Ontario’s task force overseeing the massive effort to vaccinate residents against COVID-19 held its first meeting Friday to nail down specifics in hopes of providing more details to a hungry public next week.
The inaugural session came a day after the federal government said the Pfizer vaccine could be approved within 10 days and amid criticism Premier Doug Ford’s government is “scrambling” to pull a plan together at the last minute.
Headed by retired Canadian Armed Forces general Rick Hillier, the task force includes several doctors, a bioethicist, former Toronto police chief Mark Saunders, Ontario Regional Chief RoseAnne Archibald of Taykwa Tagamou Nation and chief executive Linda Hasenfratz of auto parts giant Linamar.
Ford took the unusual step of cancelling his daily news conference to attend the meeting with the nine members calling in by telephone as Ontario reported 1,780 new cases of COVID-19 and another 25 deaths, including 12 in nursing homes.
“It will be quite a few months,” Hillier said of the vaccine effort. He recently pledged to have a plan finalized by Dec. 31 following months of groundwork from civil servants.
Despite the continuing high levels of new cases, the province did not move any more regions into lockdown with Toronto and Peel, and was urged by its commission investigating the deadly impact of the pandemic in nursing homes to boost inspections to reduce infections.
In following a 2015 recommendation from Ontario auditor general Bonnie Lysyk to “prioritize” inspections based on complaints and critical incidents, the province moved to “risk-based” inspection to clear a backlog, the commission noted in a second set of interim recommendations.
But that change left “an incomplete picture of the state of infection prevention and control and emergency preparedness. This is a key gap,” said the commission chaired by Frank Marrocco, associate chief justice of Ontario Superior Court.
“By their nature, a complaint about day-to-day issues in a home is very unlikely to identify problems with equipment and processes that would be used in an emergency.”
Only 27 of Ontario’s more than 600 nursing homes were given “resident quality inspections” in 2019, down from 329 the previous year, and there were “no indications” such inspections were initiated by the Ministry of Long-Term Care once COVID outbreaks began, the commission said.
Only 11 nursing homes were given proactive inspections between March 1 and Oct. 15.
Friday’s vaccine task force meeting focused on priority populations for receiving the shots — widely expected to begin with front-line health-care workers and nursing-home residents.
Ford said it is difficult to plan when it’s not known when vaccines are coming and in what quantities from the federal government.
“We’re planning for the minimum and the maximum and we’ll be ready,” said Solicitor General Sylvia Jones.
Critics have questioned why it has taken so long for Ontario to appoint a task force to refine the plan given that it’s been clear for weeks that vaccines were expected to get approvals by the end of the year.
“Finding out the task force is just meeting for the very first time today is going to make folks pretty anxious,” said New Democratic Party deputy leader Sara Singh, who accused the government of “scrambling.”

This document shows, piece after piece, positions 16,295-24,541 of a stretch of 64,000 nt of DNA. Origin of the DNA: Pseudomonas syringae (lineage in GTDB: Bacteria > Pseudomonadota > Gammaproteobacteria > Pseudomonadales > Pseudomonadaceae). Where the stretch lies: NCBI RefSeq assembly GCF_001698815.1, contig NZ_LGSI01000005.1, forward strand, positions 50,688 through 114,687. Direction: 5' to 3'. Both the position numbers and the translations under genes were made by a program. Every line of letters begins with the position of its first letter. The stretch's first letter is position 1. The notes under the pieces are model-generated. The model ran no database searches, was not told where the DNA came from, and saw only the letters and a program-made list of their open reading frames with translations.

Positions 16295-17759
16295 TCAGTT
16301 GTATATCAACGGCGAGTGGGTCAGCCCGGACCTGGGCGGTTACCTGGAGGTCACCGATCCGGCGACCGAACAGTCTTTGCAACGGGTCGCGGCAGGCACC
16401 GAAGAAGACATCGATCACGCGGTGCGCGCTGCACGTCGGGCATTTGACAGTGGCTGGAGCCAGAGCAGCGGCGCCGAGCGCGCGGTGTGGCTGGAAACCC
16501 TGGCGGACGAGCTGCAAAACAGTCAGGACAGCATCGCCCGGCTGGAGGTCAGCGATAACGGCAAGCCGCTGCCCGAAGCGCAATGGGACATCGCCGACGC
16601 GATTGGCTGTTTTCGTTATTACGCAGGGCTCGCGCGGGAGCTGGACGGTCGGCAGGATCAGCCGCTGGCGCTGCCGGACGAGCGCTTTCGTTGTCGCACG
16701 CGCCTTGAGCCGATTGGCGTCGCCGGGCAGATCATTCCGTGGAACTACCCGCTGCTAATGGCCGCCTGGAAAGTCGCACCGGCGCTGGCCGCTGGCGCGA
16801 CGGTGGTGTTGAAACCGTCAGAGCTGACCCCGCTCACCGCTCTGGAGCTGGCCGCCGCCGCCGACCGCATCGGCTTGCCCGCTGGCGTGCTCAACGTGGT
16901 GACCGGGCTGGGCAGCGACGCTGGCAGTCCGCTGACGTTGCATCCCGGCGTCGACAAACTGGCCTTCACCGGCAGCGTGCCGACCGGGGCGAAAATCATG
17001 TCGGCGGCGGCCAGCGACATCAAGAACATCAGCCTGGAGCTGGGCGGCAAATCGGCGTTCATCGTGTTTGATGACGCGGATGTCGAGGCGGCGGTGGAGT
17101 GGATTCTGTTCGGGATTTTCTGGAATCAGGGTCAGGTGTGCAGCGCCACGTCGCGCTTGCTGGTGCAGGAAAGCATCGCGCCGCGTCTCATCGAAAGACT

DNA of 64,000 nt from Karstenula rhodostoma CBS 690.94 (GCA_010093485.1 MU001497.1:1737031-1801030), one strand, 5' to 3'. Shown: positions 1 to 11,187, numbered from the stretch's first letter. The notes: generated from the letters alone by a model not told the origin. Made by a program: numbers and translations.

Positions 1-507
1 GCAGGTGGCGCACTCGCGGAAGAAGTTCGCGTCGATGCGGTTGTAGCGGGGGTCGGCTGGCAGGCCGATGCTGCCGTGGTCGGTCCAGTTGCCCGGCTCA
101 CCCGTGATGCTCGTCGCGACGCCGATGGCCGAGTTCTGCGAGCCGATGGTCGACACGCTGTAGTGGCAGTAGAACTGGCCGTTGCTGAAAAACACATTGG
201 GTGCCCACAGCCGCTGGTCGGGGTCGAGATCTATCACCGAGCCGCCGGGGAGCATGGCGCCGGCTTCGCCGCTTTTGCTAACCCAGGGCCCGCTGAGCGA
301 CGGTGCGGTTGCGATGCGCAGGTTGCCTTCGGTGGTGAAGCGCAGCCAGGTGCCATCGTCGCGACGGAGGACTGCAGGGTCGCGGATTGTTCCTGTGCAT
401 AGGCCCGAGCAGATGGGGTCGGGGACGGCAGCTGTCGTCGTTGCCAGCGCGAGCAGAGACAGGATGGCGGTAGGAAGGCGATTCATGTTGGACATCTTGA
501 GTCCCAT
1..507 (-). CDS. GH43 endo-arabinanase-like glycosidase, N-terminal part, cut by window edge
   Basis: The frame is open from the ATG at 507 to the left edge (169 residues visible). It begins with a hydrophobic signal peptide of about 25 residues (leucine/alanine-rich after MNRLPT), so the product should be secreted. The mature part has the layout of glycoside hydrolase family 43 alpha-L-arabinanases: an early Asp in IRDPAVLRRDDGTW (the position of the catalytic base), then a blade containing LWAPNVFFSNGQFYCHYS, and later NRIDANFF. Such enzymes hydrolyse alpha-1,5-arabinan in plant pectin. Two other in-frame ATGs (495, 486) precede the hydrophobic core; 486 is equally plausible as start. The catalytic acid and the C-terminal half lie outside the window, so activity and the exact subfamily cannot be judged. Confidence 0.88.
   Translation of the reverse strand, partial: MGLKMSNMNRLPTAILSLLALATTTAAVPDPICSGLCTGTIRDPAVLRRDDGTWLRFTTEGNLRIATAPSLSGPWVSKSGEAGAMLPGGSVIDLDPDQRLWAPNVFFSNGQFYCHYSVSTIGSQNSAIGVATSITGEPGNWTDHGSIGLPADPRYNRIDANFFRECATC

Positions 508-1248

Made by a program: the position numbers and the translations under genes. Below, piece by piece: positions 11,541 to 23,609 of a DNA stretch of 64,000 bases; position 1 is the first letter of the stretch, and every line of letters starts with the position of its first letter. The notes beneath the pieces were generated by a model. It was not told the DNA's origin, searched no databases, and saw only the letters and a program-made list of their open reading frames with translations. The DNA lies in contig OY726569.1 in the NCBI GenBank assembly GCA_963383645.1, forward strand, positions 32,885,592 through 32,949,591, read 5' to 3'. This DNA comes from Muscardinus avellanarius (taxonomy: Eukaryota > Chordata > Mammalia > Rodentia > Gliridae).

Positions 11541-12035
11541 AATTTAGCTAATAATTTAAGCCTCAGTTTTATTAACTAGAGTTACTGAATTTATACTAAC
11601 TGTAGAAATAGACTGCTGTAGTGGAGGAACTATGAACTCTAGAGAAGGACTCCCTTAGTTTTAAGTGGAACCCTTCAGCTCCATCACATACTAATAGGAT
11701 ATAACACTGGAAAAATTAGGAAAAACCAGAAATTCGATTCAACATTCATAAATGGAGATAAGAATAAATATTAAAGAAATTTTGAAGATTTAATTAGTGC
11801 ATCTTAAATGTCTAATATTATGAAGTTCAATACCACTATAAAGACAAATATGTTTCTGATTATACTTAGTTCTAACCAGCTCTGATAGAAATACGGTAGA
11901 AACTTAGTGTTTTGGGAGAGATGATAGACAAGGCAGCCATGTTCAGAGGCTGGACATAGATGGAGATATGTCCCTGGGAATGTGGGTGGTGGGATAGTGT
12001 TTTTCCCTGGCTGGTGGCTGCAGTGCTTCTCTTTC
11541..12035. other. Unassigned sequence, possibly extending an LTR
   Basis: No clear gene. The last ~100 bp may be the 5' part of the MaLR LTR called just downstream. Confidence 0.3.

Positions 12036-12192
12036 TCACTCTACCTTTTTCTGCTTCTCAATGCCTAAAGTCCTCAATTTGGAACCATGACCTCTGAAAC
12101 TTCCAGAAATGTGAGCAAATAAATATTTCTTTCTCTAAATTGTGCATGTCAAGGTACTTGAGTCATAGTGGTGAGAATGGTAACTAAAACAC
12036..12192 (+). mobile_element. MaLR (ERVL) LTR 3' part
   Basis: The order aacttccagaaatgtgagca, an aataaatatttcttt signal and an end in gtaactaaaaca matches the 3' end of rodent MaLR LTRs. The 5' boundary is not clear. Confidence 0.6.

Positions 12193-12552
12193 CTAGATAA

Health Minister Christine Elliott said Hillier conducted a “tabletop exercise” Friday on distributing the first 100,000 doses. A similar one will be held Monday in conjunction with the Public Health Agency of Canada.
One member of the task force said Indigenous communities have been harder hit in the second wave and should be a “high priority” because of their remote communities and limited access to medical care.
“Going to work like a dog with this team to facilitate data-driven, efficient and equitable vaccine rollout in Ontario,” added Dr. Isaac Bogoch, an infectious diseases specialist at University Health Network and frequent media commentator on the pandemic.
Other members of the task force are Dr. Dirk Huyer, Ontario’s chief coroner and co-ordinator of COVID-19 outbreak response, Dr. Homer Tien, a trauma surgeon who is chief executive of the Ornge air ambulance service, Western University bioethicist Maxwell Smith, Dr. Regis Vaillancourt, director of pharmacy at the Children’s Hospital of Eastern Ontario, and Angela Mondou, president of Technation, a computer company.
Hiller is being paid $20,000 a month while task force members who are not members of the Ontario Public Service get a per diem of $398.
While chief medical officer Dr. David Williams had warned Thursday that “a number” of Ontario regions would be facing more COVID-19 restrictions to stem the spread of the virus, Ford’s cabinet accepted his recommendation that only three of Ontario’s 34 health units should see increased public health measures.
York Region, which had been encouraging the province not to tip it into lockdown, stays one step below in the red or “control” zone of restrictions.
Medical officer of health Dr. Karim Kurji said York will continue with a strict inspection regime of businesses through the holiday shopping season but acknowledged the region’s three hospitals are finding the situation more “challenging” because they are taking overflow patients from Toronto and Peel Region.
“They have been managing with some difficulty,” Kurji said.
The only regions facing increased restrictions are Middlesex-London and Thunder Bay, both moving up one notch in the five-tier, colour-coded framework to the orange or middle level, and Haliburton-Kawartha-Pine Ridge, which goes from the bottom green level to the second or yellow zone.
Those changes take effect Monday.